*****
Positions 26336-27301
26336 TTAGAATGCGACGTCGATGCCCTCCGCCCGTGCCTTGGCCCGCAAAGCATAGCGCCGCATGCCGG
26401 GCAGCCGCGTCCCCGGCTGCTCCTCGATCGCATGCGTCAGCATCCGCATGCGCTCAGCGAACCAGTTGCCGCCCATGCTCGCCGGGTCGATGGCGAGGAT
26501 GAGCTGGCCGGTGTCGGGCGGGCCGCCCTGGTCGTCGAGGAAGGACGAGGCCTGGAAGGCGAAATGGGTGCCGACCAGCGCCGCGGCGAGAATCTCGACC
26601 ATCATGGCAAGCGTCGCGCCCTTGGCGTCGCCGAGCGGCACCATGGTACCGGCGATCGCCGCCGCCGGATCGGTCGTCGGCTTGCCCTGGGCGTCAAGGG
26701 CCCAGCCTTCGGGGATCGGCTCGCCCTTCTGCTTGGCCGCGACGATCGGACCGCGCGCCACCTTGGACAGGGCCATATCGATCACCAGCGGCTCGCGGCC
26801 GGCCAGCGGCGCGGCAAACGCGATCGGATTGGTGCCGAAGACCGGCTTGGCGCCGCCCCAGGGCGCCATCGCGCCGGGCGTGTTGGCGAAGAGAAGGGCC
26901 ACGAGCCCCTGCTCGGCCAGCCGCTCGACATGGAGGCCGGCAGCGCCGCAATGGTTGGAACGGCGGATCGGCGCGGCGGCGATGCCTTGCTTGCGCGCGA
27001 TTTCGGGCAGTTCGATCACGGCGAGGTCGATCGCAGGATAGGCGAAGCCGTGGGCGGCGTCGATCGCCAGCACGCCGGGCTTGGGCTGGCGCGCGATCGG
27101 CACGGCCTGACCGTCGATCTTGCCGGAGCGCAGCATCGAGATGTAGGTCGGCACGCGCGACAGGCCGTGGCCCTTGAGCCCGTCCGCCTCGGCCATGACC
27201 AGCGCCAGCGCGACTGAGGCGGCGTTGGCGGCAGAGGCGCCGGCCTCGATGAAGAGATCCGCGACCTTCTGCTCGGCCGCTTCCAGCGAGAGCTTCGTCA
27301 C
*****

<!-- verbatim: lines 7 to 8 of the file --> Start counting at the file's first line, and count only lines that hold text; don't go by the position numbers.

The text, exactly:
26801 GGCCAGCGGCGCGGCAAACGCGATCGGATTGGTGCCGAAGACCGGCTTGGCGCCGCCCCAGGGCGCCATCGCGCCGGGCGTGTTGGCGAAGAGAAGGGCC
26901 ACGAGCCCCTGCTCGGCCAGCCGCTCGACATGGAGGCCGGCAGCGCCGCAATGGTTGGAACGGCGGATCGGCGCGGCGGCGATGCCTTGCTTGCGCGCGA